This is a recording of my APA 7th edition class that was presented several times via WebEx to students and faculty at East Carolina University during Spring 2020. The full powerpoint presentation is included below.
1. Writing a Problem Statement
TOPIC: the use of graphing calculators in teaching algebra
As a question: How are graphing calculators
used in teaching grade nine algebra?
As a hypothesis: The achievement of grade nine
students taught algebra with graphing calculators
will equal or exceed that of grade nine students
taught without graphing calculators.
As a null hypothesis: There are no differences in
achievement in algebra for grade nine students
taught with graphing calculators as compared to
those taught with out graphing calculators.
4. During an informal discussion with a group
of students, Ms. Chan heard someone say,
“Teachers always ask the same people to
answer the hard questions.” She began to
wonder if that were really true. To find out
she sat in the back of another teacher’s
class and wrote down each question asked
and the student to whom the question was
5. Mr. Ramirez was a beginning nurse. He kept
hearing about Ms. Blaine who was “the best
nurse in the clinic.” In order to find out what
Ms. Blaine did that earned her that
reputation, Mr. Ramirez arranged to shadow
her at work three times each week. He also
talked to patients and other staff about their
reasons for thinking Ms. Blaine was a good
6. Mr. Gordon was interested in the ways
school counsellors thought students learned
about career options. He developed some
tasks that he thought would help
counsellors to talk about their ideas about
student career choices and used the tasks to
interview some colleagues.
7. Ms. Berliner had just received a new computer for
her classroom. She was curious to find out if
students would learn multiplication facts better
using the computer instead of regular workbook
assignments and class drills. To find out, she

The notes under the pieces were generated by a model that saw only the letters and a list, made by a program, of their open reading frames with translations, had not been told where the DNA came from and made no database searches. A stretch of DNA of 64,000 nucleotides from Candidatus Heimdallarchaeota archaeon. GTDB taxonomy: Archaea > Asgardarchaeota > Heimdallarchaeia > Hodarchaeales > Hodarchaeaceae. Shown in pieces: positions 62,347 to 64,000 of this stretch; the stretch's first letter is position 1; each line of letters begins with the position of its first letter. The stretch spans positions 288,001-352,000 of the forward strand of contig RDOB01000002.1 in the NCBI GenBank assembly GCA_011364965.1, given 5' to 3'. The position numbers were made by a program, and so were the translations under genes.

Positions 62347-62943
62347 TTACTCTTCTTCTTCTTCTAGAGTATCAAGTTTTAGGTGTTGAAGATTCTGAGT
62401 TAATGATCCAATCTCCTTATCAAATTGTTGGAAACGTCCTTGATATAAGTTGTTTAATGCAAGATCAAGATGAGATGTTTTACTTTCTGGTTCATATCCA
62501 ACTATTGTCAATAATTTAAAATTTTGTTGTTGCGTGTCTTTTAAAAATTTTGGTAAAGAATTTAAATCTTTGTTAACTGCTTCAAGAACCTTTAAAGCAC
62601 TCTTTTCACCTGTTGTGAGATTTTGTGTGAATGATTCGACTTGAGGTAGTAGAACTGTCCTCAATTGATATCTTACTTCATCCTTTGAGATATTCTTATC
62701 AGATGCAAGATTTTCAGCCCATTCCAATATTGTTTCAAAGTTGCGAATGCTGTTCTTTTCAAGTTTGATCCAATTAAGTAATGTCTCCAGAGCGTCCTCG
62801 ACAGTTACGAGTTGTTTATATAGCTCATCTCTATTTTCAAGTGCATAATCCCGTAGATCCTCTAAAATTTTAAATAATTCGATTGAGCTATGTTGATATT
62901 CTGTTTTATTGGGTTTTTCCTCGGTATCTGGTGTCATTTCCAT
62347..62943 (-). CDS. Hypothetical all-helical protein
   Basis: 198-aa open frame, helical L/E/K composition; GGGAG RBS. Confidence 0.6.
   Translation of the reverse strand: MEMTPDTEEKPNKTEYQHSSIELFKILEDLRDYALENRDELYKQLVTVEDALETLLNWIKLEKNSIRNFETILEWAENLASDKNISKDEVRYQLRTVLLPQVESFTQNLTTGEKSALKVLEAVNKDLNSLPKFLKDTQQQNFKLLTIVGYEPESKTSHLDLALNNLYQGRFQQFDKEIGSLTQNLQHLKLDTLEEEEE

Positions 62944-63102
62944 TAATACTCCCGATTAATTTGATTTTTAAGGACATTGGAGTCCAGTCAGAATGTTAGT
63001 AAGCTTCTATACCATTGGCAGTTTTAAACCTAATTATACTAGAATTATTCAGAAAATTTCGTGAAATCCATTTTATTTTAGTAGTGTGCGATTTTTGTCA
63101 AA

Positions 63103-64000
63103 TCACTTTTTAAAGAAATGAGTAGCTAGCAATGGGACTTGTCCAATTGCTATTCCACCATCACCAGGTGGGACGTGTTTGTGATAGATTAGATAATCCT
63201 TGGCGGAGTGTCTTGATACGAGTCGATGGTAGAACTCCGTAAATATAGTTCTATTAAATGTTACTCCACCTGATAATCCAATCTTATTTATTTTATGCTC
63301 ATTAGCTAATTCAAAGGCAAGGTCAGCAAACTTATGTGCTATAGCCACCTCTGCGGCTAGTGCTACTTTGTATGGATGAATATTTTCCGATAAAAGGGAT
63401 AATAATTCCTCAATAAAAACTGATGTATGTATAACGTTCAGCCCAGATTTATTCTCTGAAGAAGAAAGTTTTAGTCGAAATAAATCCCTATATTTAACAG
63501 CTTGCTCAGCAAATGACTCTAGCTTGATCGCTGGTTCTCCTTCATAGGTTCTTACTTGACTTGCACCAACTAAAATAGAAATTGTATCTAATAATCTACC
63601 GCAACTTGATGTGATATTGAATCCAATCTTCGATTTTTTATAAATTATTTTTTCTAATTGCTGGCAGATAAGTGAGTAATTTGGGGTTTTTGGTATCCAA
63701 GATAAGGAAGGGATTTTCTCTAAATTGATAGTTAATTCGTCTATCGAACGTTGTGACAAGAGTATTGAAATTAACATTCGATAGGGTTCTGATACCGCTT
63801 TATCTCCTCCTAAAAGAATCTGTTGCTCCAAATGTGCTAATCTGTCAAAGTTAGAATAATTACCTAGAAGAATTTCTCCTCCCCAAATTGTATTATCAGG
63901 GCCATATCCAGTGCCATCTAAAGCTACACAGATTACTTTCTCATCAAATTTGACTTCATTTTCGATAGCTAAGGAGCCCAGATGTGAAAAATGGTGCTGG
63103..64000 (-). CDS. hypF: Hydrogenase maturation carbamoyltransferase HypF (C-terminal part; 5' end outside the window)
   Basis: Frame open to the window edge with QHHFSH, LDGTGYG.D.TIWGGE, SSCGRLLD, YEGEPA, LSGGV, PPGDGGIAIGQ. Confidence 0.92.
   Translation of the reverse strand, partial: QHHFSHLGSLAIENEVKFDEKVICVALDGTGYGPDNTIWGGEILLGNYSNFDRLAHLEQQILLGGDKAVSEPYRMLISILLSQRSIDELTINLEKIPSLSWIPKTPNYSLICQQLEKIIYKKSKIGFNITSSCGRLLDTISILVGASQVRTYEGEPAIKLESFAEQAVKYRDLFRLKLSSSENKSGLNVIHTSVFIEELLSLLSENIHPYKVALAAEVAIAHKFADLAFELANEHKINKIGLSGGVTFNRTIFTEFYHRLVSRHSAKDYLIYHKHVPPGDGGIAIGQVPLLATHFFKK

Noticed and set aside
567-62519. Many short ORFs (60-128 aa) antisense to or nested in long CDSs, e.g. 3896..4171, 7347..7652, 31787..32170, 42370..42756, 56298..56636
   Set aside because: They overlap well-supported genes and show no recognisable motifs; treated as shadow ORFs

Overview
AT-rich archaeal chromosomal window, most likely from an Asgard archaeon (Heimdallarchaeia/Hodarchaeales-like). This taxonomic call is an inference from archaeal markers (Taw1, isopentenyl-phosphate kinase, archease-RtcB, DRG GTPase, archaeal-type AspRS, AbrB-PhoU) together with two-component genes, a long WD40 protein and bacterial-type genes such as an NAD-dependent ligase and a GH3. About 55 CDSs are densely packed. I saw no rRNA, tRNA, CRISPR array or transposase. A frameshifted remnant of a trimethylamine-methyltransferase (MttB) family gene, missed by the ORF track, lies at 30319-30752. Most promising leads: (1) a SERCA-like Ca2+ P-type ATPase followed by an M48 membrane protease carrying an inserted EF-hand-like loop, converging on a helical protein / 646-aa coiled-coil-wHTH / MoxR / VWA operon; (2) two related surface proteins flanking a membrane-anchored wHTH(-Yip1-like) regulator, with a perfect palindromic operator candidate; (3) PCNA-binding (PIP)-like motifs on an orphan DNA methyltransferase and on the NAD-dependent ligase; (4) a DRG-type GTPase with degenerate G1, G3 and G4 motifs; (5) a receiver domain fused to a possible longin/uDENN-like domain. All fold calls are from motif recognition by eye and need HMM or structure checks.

arranged for every other student in her class to use
software designed to teach multiplication, while the
other students used the workbook and participated
in class drills. She gave all the students a pretest and
a posttest to see if the computer group differed
from the regular group. She presented the findings
to the local math teacher association.
8. Many kinds of research
LOGICAL (mathematics, philosophy)
EVALUATION (judging, appraising)
INVESTIGATIVE (law, government hearings, journalism)
DEMOGRAPHIC (economics, census, polling)
MODUS OPERANDI (forensics, medical diagnosis)
EMPIRICAL/SCIENTIFIC (social science, education, physical science)
13. QUAL + QUAN QUAL QUAN
QUAL + quan
QUAN + qual
Time order decision
14. Types of Research
Burnside set out to determine the
number of teachers in Vancouver who
planned to retire in the next five years,
their ages, and their main reasons for
Cheung set up a study in Winnipeg
schools to determine the effectiveness
of using computer simulations to teach
science versus hands-on labs.
Mitchell attempted to describe the
early years of the residential schools in
15. Types of Research
McLachlin investigated a hypothesized
relationship between student
melancholia and grades received.
Vigneault conducted an in-depth study
of the culture of a religious school in
Naslund investigated the grade point
average of graduating students at
Eastern University to compare (1)
student who had attended community
college for their first two years versus
(2) students who had gone to Eastern
University all four years.
Write a question and a hypothesis for your research topic.
Reminder Topic Statements due next week.
Use APA style for sample references.
Handout “Is this Research?”
Do “What Kind of Research is It?” activity after going over many kinds of research.
Post-positivism: real world independent of our knowing about it; we try to discover the relationships that correspond to what is going on in the real world; causation is complicated but the important fundamental idea
Constructionism: the world is constructed through the interaction between subject and object; objects exist in the world but we experience and interpret them differently; what we know is tentative (although relatively stable) and changes
Often driven by a pragmatic “what works” mentality; using the best of both or in complementary ways
The time component of the mixing: can be sequential (qualitative then quantitative, for example) or concurrent.
The paradigm component of the mixing: QUAL-quant or QUANT-qual give primacy to either qual or quant; rather than equal weight to both.
Do “Types of Research” activity--summarized on following slides.